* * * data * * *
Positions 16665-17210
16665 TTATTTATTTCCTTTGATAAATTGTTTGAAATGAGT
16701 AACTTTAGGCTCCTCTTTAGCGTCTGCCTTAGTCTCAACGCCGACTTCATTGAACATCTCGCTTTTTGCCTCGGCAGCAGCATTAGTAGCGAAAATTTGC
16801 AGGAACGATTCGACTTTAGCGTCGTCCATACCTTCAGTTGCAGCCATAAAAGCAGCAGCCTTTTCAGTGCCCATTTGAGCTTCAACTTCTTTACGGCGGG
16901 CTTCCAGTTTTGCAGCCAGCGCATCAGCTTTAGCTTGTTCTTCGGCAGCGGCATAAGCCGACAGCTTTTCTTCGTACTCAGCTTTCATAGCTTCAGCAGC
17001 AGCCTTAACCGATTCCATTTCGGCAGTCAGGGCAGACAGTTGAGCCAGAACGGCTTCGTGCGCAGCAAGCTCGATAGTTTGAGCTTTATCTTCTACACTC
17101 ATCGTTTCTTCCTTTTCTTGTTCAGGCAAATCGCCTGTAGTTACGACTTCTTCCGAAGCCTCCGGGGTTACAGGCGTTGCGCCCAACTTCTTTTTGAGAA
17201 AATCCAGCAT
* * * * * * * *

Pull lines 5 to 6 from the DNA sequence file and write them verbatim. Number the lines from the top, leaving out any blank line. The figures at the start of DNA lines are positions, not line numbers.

16901 CTTCCAGTTTTGCAGCCAGCGCATCAGCTTTAGCTTGTTCTTCGGCAGCGGCATAAGCCGACAGCTTTTCTTCGTACTCAGCTTTCATAGCTTCAGCAGC
17001 AGCCTTAACCGATTCCATTTCGGCAGTCAGGGCAGACAGTTGAGCCAGAACGGCTTCGTGCGCAGCAAGCTCGATAGTTTGAGCTTTATCTTCTACACTC